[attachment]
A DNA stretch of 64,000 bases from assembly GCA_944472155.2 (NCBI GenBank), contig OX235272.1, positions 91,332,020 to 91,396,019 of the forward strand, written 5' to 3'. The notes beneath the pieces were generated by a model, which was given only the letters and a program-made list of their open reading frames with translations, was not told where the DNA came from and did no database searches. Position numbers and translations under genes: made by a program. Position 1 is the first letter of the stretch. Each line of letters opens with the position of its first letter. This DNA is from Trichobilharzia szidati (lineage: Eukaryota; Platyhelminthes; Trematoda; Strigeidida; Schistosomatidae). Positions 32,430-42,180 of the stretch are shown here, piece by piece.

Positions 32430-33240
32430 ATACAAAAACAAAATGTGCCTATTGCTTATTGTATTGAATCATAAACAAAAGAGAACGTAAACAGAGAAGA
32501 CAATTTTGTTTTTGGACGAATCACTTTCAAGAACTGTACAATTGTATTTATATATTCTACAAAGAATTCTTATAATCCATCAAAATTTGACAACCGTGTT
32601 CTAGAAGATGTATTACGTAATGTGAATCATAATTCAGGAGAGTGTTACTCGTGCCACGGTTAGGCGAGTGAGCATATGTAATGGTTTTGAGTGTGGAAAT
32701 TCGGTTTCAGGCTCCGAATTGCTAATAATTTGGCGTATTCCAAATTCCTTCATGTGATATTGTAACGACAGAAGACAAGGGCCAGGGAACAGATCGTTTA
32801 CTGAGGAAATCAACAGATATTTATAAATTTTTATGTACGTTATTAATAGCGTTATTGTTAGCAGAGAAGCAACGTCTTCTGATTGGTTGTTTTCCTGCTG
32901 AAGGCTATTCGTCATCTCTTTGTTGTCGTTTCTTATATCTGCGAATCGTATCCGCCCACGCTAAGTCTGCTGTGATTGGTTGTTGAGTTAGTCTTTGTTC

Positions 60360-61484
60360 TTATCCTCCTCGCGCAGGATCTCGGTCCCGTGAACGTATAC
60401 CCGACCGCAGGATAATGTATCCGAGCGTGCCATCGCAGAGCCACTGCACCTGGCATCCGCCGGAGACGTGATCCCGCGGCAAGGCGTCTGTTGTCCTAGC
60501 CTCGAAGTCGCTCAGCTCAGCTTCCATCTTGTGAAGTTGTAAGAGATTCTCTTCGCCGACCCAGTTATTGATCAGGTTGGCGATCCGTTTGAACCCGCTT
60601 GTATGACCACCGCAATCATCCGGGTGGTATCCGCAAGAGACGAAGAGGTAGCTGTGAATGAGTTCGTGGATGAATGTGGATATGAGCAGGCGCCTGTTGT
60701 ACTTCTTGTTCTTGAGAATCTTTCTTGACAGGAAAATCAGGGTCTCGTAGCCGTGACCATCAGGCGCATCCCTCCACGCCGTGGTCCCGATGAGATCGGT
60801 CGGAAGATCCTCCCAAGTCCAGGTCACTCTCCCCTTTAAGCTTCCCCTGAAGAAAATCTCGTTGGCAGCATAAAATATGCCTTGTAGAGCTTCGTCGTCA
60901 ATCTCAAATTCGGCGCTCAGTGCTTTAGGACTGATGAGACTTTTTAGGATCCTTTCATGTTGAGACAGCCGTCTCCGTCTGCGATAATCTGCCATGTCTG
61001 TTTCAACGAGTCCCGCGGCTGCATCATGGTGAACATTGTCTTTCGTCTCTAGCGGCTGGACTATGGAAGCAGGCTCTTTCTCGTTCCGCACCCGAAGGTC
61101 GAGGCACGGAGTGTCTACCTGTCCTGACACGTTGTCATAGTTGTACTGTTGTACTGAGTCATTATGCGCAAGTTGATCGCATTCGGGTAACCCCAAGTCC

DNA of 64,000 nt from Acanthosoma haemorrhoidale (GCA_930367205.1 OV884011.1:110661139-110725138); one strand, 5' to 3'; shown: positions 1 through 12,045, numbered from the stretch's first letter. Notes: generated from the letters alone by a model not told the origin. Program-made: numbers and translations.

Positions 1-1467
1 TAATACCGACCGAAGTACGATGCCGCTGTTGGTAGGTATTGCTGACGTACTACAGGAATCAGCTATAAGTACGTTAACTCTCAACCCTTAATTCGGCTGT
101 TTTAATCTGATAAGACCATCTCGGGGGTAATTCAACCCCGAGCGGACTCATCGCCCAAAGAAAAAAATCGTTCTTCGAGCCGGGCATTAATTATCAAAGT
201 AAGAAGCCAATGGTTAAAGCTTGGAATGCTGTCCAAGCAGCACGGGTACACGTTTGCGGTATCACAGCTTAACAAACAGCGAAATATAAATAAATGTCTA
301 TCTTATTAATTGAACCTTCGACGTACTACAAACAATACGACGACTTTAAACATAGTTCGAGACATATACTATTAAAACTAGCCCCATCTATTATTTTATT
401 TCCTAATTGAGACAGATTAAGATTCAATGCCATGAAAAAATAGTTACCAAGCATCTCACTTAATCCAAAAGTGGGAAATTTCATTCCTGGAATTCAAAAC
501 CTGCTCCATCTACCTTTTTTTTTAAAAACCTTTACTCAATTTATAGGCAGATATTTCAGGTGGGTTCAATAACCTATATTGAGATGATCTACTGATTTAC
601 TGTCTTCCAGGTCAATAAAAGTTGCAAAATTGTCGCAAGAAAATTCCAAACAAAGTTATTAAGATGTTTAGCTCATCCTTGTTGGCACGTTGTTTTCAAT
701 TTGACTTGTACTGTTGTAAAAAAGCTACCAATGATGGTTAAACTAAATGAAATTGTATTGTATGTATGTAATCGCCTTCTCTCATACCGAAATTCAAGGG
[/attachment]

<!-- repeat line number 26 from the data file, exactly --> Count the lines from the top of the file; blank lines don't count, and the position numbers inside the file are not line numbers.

501 CTGCTCCATCTACCTTTTTTTTTAAAAACCTTTACTCAATTTATAGGCAGATATTTCAGGTGGGTTCAATAACCTATATTGAGATGATCTACTGATTTAC